If he wins community and City Council approval for a project slated to cost $218 million to build, Goodman would pay $30 million for the Elizabeth Street property from a venture of Chicago-based Peppercorn Capital, according to Cook County property records and an offering memorandum from brokerage CBRE obtained by Crain’s. Goodman’s venture is seeking at least $82 million in equity financing for the project, which would take 18 months to complete once construction begins, according to the memo.
Peppercorn, which is led by prolific West Loop landlord Phil Denny, bought the property for $7.1 million in 2014, property records show. The 62,000-square-foot site today has a 36,000-square-foot brick building that previously housed a Lakeshore Beverage distribution facility. Denny declined to comment.
A Goodman spokeswoman said the project is slated to be developed on speculation, or without tenants signed, and that “there are discussions underway with various parties” to line up construction financing.
Working in Goodman’s favor in seeking financial support for the project is that Trammell Crow has had early success luring pharmaceutical companies to its Fulton Market lab buildings. Chicago-based injectable drug maker Xeris Pharmaceuticals last year leased space at 1375 W. Fulton, where it is relocating its research and development team from San Diego. Life sciences startup incubator Portal Innovations cut a ceremonial ribbon today on a new space it has opened at the 14-story building, where Mayor Lori Lightfoot was on hand to mark the occasion.
“Chicago is on the map and growing as a life sciences innovation hub and center,” Lightfoot said at the event.
A 2020 CBRE analysis found that bioscience companies midway through last year were seeking 658,000 square feet of lab space in the Chicago area, up from 175,000 square feet 18 months before. Venture capital investment in U.S. life sciences companies during the 12 months ended June 30 was $17.8 billion, an all-time record for any year-long stretch, according to CBRE.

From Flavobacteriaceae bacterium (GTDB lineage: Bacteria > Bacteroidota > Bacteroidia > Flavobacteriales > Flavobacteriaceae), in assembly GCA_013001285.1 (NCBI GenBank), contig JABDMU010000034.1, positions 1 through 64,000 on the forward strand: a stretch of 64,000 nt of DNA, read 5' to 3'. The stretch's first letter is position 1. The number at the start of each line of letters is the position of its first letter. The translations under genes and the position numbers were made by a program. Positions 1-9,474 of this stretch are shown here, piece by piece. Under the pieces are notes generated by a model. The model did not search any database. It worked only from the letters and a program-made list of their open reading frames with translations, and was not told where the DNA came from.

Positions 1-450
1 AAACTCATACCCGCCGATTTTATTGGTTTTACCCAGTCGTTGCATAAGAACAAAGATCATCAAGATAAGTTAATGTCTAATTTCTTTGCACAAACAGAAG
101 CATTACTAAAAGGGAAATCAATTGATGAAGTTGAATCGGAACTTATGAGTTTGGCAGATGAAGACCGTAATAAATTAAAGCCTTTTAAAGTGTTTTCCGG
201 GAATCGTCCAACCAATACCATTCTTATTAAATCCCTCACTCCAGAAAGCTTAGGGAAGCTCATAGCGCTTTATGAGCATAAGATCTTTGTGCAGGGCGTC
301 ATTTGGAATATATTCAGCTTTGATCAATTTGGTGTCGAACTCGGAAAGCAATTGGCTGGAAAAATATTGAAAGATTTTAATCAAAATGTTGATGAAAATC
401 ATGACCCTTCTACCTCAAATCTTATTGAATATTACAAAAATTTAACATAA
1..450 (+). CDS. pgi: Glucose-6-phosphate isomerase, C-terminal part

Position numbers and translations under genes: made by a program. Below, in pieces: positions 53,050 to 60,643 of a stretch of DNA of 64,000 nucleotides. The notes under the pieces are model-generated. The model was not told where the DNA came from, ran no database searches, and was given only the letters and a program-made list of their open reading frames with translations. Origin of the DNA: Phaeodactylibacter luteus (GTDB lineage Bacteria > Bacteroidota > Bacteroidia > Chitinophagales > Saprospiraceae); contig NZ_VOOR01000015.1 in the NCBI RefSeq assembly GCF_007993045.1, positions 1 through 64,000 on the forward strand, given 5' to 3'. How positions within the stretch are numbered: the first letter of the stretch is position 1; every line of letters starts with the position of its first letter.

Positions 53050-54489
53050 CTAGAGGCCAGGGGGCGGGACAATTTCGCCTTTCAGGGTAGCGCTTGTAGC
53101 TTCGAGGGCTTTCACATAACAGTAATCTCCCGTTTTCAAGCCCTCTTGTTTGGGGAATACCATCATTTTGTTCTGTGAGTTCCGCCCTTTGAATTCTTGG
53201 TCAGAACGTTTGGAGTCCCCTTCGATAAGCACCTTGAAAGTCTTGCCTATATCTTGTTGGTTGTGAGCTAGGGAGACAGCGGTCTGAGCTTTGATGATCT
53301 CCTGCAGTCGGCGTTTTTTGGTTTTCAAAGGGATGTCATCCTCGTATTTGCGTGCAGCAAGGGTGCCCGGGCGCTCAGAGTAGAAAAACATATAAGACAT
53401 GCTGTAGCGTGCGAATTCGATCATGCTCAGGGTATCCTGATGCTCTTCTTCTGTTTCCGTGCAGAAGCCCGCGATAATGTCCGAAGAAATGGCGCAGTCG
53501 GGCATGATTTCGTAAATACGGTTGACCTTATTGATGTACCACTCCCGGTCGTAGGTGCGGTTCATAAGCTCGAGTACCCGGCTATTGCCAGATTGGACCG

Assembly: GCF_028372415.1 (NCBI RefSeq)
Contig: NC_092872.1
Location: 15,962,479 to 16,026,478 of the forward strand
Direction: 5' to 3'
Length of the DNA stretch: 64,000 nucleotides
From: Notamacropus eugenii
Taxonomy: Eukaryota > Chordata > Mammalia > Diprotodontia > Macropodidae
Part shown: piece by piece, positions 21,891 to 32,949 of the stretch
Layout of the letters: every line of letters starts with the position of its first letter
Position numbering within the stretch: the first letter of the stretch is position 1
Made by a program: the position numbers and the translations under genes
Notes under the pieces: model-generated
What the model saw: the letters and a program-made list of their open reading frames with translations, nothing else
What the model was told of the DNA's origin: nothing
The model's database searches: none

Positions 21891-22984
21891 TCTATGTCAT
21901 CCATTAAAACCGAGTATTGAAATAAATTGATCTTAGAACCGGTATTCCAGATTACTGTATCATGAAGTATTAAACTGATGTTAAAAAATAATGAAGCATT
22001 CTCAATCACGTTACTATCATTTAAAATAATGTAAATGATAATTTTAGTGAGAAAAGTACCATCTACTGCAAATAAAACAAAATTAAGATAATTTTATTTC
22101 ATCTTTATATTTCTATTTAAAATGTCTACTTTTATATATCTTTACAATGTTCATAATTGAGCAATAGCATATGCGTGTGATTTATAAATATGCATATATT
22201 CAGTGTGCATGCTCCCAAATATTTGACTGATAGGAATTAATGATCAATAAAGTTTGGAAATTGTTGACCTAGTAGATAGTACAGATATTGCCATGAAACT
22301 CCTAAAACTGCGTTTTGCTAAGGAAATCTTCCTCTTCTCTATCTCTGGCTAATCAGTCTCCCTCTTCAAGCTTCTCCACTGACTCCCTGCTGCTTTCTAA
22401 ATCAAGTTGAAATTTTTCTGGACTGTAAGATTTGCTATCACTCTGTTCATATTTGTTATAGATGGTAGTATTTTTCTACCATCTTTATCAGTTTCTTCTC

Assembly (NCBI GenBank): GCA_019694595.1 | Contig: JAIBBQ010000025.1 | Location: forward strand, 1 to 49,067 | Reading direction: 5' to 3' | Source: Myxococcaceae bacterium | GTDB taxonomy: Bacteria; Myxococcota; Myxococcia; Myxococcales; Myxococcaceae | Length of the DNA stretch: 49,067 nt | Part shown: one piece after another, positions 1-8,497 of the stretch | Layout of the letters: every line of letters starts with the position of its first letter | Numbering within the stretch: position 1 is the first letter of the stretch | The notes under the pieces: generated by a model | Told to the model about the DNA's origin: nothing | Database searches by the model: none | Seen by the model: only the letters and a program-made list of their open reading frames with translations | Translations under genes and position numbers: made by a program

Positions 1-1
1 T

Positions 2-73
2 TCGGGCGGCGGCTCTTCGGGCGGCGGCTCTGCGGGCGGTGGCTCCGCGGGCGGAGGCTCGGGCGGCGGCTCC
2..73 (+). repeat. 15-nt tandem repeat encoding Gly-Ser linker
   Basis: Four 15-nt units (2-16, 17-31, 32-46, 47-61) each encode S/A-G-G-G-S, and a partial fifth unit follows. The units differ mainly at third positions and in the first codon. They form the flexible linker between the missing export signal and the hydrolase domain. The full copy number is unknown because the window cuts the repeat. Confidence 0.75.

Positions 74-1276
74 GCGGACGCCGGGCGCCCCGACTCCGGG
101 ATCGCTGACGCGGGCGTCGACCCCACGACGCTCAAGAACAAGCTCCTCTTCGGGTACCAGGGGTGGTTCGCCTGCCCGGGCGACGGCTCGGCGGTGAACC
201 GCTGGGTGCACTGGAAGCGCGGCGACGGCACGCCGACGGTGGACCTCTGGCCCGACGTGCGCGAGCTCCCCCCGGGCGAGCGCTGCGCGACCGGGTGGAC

Designed by architecture firm Solomon Cordwell Buenz, Goodman’s proposed building sandwiched between Metra rails at the northwest corner of Elizabeth and Kinzie streets would include three levels of concealed parking with more than 200 spaces, according to the CBRE document. It would also be adjacent to a location that Chicago Department of Transportation officials and other Fulton Market developers have eyed for years for a potential new Metra station that would serve the rapidly-changing western end of the gritty-turned trendy neighborhood.
Developer Sterling Bay—which is planning to break ground this summer on its own life sciences lab building at Lincoln Yards along the North Branch of the Chicago River—has helped lead the push for a new Metra station near Goodman’s site. Sterling Bay is pursuing plans to redevelop the former Archer Daniels Midland wheat mill at 1300 W. Carroll Ave., immediately south of the tracks from Goodman’s proposed building.
The Elizabeth Street project wouldn’t be Goodman’s first in Fulton Market. He purchased an AmeriGas propane fueling and tank exchange station at 310 N. Sangamon St. in 2018 and later partnered with New York developer Tishman Speyer to redevelop the site with a 13-story, 270,000-square-foot office building that was finished earlier this year without any tenants announced.
Goodman, who launched his namesake real estate firm in 1978, is known locally for his redevelopment of the office building at 550 W. Jackson Blvd. in the early 2000s. The company has also invested in or owned other large downtown properties, including buildings at 181 W. Madison St. and 225 W. Washington St., according to its website.